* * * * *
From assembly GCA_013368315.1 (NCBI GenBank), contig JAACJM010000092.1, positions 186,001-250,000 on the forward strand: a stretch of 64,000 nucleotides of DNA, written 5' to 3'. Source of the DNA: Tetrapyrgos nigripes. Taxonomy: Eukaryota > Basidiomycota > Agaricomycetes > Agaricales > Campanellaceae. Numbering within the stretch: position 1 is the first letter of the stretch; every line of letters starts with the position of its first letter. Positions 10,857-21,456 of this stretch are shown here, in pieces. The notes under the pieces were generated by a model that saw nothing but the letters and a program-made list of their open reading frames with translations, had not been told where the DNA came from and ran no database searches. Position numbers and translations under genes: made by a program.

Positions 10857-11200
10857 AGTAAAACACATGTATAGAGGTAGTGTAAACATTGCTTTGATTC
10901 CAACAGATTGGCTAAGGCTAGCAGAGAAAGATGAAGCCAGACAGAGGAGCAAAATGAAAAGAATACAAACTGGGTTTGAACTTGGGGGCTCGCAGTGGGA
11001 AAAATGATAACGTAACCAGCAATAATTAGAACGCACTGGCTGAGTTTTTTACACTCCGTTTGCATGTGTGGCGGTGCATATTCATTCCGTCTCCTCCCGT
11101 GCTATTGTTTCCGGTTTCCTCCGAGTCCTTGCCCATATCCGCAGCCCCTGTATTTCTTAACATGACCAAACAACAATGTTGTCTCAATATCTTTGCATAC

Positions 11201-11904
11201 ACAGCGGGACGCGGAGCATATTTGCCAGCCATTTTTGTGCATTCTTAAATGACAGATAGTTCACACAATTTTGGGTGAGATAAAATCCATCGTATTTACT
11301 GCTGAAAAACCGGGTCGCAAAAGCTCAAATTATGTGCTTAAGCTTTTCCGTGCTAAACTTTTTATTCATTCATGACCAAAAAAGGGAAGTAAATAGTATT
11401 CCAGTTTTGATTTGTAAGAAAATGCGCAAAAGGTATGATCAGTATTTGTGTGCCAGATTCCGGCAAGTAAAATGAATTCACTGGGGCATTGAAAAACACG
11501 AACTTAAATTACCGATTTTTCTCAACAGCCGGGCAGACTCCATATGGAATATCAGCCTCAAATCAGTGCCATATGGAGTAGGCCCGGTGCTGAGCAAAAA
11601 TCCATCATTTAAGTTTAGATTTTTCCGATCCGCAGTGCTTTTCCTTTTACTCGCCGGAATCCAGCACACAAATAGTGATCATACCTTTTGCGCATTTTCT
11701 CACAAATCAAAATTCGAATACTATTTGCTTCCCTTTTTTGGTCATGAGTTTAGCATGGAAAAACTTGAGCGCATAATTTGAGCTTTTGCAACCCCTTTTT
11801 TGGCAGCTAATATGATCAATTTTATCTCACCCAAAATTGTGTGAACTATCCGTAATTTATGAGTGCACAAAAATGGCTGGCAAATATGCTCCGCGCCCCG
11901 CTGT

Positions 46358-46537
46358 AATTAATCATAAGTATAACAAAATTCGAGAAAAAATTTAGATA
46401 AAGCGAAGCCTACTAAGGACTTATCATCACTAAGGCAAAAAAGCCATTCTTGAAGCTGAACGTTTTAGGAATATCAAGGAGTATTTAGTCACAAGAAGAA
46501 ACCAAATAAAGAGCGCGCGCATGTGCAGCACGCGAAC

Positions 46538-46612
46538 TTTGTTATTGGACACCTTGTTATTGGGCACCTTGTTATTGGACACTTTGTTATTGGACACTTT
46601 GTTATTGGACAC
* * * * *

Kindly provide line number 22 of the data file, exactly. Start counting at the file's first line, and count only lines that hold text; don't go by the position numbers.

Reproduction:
46601 GTTATTGGACAC